The permaculture home garden - book review

by Liz Beavis

Linda begins the introduction with "This is a book about saving the planet and living to be a hundred, while throwing very impressive dinner parties and organising other creatures to do most of the work", what's not to love?  

A book for beginner and experienced gardeners

I'm not sure how I would have taken this book if I was reading it as a beginner gardener.  With a few years experience in gardening, I'm able to relate to most of the advice in the book as I realise that what I'm doing, or have done, is not the most efficient or productive way of doing things, and I can see exactly how to use the simple solutions in Linda's book.  Maybe if I hadn't made some errors already I wouldn't see how useful her advice is, but then I'm someone who tends to need to make my own mistakes!  If you are beginner, believe me, everything she says is true!

Linda's book

The importance of planning

Linda starts by explaining the importance of planning the garden to minimise the work required, both by placement of activities and by "employing" the services of microbes, earthworms, chickens and other animals.  This is perfect timing for me, as I'm planning a new garden, for those with existing gardens, I guarantee you will be thinking "oh, if only I read this first".  

In our case, our chicken tractors are made to last, so we won't be changing to Linda's chicken dome (which is explained in detail), however I will be thinking about how to design the garden to make best use of the chickens and their tractors.  There's also information about worm farming for those who can't keep chickens.

Record keeping is also important

Linda makes some excellent suggestions about record keeping, which I am guilty of being totally slack about, and then later wondering what I planted and when!  Its also given me some ideas about incorporating the compost in the garden, rather than it being something separate.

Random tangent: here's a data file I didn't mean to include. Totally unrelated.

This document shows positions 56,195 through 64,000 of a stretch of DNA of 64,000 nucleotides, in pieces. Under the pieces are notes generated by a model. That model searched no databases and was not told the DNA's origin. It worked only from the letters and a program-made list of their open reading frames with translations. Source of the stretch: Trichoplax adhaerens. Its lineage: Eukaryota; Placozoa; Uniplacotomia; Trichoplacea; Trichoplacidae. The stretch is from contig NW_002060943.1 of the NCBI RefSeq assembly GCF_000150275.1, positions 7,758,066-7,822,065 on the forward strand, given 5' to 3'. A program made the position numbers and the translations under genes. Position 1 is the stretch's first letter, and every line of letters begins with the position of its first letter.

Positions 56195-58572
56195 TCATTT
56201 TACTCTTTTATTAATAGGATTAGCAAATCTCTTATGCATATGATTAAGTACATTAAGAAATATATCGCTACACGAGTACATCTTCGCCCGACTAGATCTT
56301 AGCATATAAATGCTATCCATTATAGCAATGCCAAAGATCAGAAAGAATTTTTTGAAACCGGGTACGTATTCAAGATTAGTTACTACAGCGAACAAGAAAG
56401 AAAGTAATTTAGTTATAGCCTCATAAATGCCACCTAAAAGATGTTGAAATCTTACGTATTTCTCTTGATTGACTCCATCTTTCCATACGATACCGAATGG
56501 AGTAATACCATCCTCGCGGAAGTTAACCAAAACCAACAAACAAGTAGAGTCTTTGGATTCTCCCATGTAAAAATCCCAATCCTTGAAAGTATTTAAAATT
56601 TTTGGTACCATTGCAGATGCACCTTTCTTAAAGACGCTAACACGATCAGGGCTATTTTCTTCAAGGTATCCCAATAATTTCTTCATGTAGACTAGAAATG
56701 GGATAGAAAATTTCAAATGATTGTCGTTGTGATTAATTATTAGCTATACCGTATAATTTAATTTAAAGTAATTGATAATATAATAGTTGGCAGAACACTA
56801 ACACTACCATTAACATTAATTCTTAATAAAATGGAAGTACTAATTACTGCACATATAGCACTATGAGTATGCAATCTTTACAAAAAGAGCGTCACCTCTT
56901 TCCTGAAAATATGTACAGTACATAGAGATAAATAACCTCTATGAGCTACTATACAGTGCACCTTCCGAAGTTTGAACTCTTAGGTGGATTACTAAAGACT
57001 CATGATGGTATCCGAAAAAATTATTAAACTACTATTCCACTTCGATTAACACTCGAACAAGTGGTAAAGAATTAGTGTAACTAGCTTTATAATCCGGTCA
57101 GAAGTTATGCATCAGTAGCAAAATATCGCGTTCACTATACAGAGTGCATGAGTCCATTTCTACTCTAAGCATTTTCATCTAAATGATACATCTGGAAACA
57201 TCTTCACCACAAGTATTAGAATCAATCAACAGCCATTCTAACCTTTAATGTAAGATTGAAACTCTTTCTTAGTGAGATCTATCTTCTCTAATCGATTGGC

Linda starts all her plants in seedraising boxes, which is similar to my method, and she has some great ideas about how to transplant seedlings without damaging them, which I will be trying.  I am also really excited about Linda's method for arranging fruit trees in groups with flowering/fruiting in sequence, absolutely genius!  It not only saves on labour, but helps to maintain a population of predator insects in the garden by providing a year-round supply of nectar, good for bee-keeping too.

Finally Linda includes some notes about a range of common vegetables, with yet more great tips.

More photos would have helped

The only thing that I thought was missing were photos!  There are some very good diagrams, but I really wanted to see more of what Linda was describing, and then I realised that Linda's blog is full of photos of her garden.  So if you're reading the book, have a look at Linda's blog at the same time.  The best way is to click on the "garden" tag under "have a browse" and you will find some good explanations and photos, for example one about chooks in the garden.

Read this book first

This book is exactly what every vege gardener needs to read BEFORE they start their garden (or maybe after the first year, if you want to make a few mistakes first so that you really pay attention to Linda's advice).  

Even if you already have a garden, this book will give you more ideas to reduce time and money spent in the garden and increase productivity.  No matter if you have a small patio garden or 258 acres, this book will help you to plan and work in your garden (and gave me a few farm ideas to think about too).  

How do you use permaculture in your garden?

For more book recommendations see my book review page.

Find out more about Permaculture using these books (affiliate links):



 And the other posts in this series:

Discovering permaculture
Catch and store energy
Creatively use and respond to change
Design from patterns to details
Integarte rather than segregate
Observe and Interact
Obtain a yield
Apply self regulation
Produce no waste
Use and value diversity
Use and value renewable resources
Use edges and value the marginal
Use small and slow solutions


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